This action might not be possible to undo. Are you sure you want to continue?
Civil Society Calls for a Moratorium on Geoengineering Experiments
Extreme Risk Demands Extreme Precaution urges Civil Society Group at UN Ministerial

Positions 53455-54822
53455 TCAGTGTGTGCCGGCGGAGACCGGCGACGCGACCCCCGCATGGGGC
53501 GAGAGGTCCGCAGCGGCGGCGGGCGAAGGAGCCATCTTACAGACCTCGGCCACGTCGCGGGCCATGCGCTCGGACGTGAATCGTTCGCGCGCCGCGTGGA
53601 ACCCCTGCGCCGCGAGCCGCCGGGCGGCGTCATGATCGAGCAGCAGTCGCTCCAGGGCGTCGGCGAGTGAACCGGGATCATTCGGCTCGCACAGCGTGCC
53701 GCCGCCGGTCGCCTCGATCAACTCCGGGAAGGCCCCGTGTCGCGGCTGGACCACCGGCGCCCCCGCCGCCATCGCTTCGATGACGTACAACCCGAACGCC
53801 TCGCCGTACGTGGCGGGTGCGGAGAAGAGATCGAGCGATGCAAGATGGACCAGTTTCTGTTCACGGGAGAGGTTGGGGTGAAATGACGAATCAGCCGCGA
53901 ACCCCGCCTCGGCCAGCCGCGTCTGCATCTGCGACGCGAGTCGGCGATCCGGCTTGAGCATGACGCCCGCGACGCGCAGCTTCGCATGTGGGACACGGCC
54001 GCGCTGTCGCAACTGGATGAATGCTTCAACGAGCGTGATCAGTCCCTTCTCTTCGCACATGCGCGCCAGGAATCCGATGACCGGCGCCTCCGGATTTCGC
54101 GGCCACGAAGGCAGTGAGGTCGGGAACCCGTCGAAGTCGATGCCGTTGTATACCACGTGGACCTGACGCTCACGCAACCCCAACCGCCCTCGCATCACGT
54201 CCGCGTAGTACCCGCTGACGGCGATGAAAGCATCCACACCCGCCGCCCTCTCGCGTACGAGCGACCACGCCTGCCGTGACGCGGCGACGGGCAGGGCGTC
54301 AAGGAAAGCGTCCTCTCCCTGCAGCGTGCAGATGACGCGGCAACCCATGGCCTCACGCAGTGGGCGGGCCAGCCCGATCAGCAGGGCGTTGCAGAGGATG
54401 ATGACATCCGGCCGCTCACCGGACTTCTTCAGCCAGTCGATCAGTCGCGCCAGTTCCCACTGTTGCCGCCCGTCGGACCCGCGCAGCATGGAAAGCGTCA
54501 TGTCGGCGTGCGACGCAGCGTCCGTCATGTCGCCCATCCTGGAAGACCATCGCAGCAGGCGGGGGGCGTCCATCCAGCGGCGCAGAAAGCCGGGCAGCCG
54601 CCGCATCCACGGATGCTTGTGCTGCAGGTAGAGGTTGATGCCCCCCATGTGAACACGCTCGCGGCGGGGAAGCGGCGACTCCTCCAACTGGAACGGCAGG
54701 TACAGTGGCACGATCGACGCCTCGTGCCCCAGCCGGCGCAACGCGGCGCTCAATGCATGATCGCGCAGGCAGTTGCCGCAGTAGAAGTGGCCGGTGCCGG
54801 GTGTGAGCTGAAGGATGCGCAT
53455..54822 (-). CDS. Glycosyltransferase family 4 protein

Nagoya, Japan -- One of the hottest issues before the Convention on Biological Diversity (CBD) in Nagoya, Japan is a set of crucial decisions that could bring about a moratorium on proposed experiments in geoengineering, a set of high-risk climate technofixes. At the opening plenary of the conference, the CBD Alliance on behalf of civil society organizations called for a moratorium on geoengineering experiments. Releasing a critical report on the subject today, the ETC Group called for governments to support the moratorium. The group argues that geoengineering experiments, due to their unprecedented scale, are both beyond the parameters of real-world scientific testing and beyond the scope of current international law. A handful of OECD countries and corporations are pushing for massive “technofix” experiments rather than reducing emissions at home. “Some of the proponents of these technologies think it’s easier to ‘manage the sun’ than get people to take a bus,” said Pat Mooney, Executive Director of ETC Group, in Nagoya. Earlier this year, the CBD’s scientific body proposed a ban on climate-related geoengineering activities that will go beyond the 2008 moratorium on ocean fertilization, to include solar radiation management techniques such as the release of stratospheric aerosols and cloud whitening, until all of the inherent risks and impacts have been fully evaluated. Civil society organizations gathered this week in Nagoya are urging governments from 193 countries to ratify the proposal and put such experiments on hold. ETC Group’s 52-page report, Geopiracy: The Case Against Geoengineering makes the case for a moratorium, calling geoengineering, “a political strategy aimed at letting industrialized countries off the hook for their climate debt.” Confronted by rising global alarm over climate chaos, nations have the choice of adopting socially responsible policies to dramatically cut fossil-fuel use or to seek silver-bullet solutions. ETC Group’s new report offers summaries of the various geoengineering proposals, and details their potential impacts on biodiversity and on equitable climate change solutions. “Scientists can do research on computer models and in the lab, but they have no right to do real-world experiments on Mother Earth without any prior inter-governmental discussion and agreement that involves the participation of people who will be directly affected,” said Neth Dano, Programme Manager for ETC Group in the Philippines. “Opting for geoengineering flies in the face of precaution,” the report states. “Even those who would like to see large-scale investment in the field are quick to acknowledge that we do not know enough about the